Characteristic adjectives can differentiate nouns from each other and are essentially a description of the noun. However, these are not permanent as things can change. For example, that great singer may not always have been great! In any case, all characteristic adjectives are used alongside SER.
The other type, as we stated above, is condition adjectives. These are often used to describe the condition something is in or how someone is feeling. They are often related to the context and situation. The example we gave above about the green chair (Estoy sentado en la silla verde) tells us that the condition of the chair is that it is green.
Likewise, when we told you that someone was in sunny Barcelona (Ella está en la soleada Barcelona) we were telling you about the condition of Barcelona at that time. The condition was sunny. This is the context. For all of these situations related to conditions and feelings you must use the verb ESTAR.
Ser or Estar – Participles
Another place where SER and ESTAR can have a shared use is in the presence of a participle. There is a slight, very subtle difference between the use of the two, and to explain it we must do so very carefully and break it down for you. However, before we get onto that it would be a good idea to define what a participle is in the first place!
A participle is another word for a non-conjugated verb. Non-conjugated verbs are verbs that do not clarify who or what is performing the action. They do not provide information regarding the person, thing, or tense, and so an extra verb is needed. This is called the auxiliary verb. For example, “done” is a participle and must be paired with an auxiliary verb in order to be fully understood in a sentence: “The food is done”.
In terms of the use of ESTAR versus the use of SER, it is important to remember that any participles after ESTAR will be thought of as adjectives. This is because they describe a certain aspect of the noun. On the other hand, any participles after SER are considered verbs because they are in reference to an action that is being performed.
Let’s simplify this even more:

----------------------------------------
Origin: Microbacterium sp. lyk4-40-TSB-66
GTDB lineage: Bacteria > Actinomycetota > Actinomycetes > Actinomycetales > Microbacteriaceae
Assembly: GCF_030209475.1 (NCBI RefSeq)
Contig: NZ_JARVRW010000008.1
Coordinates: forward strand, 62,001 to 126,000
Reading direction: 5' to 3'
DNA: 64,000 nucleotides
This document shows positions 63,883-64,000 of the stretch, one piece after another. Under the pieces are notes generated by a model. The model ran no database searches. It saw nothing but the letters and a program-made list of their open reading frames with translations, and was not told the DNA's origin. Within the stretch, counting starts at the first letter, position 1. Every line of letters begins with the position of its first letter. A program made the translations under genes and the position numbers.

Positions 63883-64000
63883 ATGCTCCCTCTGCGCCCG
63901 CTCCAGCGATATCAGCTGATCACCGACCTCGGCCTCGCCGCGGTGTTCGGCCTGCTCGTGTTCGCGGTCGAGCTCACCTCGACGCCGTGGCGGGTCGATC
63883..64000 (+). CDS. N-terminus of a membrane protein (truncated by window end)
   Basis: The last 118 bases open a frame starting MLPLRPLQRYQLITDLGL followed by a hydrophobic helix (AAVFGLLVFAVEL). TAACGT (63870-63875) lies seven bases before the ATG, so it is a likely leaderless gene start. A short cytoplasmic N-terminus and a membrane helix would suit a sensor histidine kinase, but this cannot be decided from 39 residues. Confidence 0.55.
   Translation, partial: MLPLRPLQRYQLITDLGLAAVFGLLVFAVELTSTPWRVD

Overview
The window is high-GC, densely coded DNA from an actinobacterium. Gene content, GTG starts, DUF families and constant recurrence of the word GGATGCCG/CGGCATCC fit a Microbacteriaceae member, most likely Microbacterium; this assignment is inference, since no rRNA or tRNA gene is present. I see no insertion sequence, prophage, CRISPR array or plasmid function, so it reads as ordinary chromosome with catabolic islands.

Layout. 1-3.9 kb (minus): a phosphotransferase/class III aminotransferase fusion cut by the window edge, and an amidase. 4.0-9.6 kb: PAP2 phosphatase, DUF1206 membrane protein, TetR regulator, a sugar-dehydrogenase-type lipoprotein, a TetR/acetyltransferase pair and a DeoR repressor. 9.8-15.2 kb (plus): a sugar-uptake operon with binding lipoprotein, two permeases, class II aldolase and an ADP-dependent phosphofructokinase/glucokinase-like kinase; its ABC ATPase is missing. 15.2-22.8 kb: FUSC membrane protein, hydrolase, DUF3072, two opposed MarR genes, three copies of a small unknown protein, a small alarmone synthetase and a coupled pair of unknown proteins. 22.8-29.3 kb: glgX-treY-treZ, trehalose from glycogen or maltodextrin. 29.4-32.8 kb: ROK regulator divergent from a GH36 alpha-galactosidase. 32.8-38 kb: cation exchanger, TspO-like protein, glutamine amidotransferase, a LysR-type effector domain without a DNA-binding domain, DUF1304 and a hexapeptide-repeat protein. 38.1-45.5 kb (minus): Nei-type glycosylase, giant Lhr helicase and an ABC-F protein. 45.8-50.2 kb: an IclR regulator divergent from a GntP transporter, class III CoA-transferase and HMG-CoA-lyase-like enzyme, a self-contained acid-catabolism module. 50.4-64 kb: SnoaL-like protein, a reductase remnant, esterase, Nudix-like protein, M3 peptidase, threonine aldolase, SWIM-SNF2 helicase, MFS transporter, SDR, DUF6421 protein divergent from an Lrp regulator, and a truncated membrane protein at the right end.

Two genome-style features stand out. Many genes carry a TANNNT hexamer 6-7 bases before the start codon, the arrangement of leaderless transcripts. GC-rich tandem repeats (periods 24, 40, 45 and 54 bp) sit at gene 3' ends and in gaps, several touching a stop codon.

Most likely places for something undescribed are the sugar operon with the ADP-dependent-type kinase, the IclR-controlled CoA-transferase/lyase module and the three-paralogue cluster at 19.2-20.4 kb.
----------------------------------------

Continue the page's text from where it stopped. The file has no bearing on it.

- When you are talking about the action itself you use SER
- If you talking about the result of the action you use ESTAR
When using SER and a participle, we are emphasizing an action that was being carried out. Essentially you are letting someone know what has been done. A sentence example is as follows:
La canción se cantó en español
Here we are being told what actions were taken. It is telling us that “the song was sung in Spanish”. Here, the “en español” tells us how the song (action) was sung (done).
In comparison, when using ESTAR along with a participle, things change ever so slightly. ESTAR is an adjective, in this case, adding a description to the noun. The emphasis is put on the result of the action rather than the action itself. Look at this example:
La canción se canta en español
In this example, ‘en español’ is an adjective describing the noun ‘canta’, telling us how it is. In this case, we are being told that the song is Spanish.
This last rule relating to the participles is the one that causes the most confusion among learners of Spanish, especially beginners. However, provided you learn the rule and practice it, it will soon become natural and understandable for you.
We hope you can see now that SER and ESTAR are not as difficult as you may have thought initially. Sure, grammar rules, verbs, and the like are never going to be easy, but they do not have to be so difficult that you need to avoid them.
Use our handy table below to determine exactly which of the two you should use in any given situation, and keep this article in your mind so you can refer back to it when needed.
|What? And Who?
||What is someone doing?
We hope that we have made the world of SER and ESTAR much more understandable and accessible to you. Thanks for reading!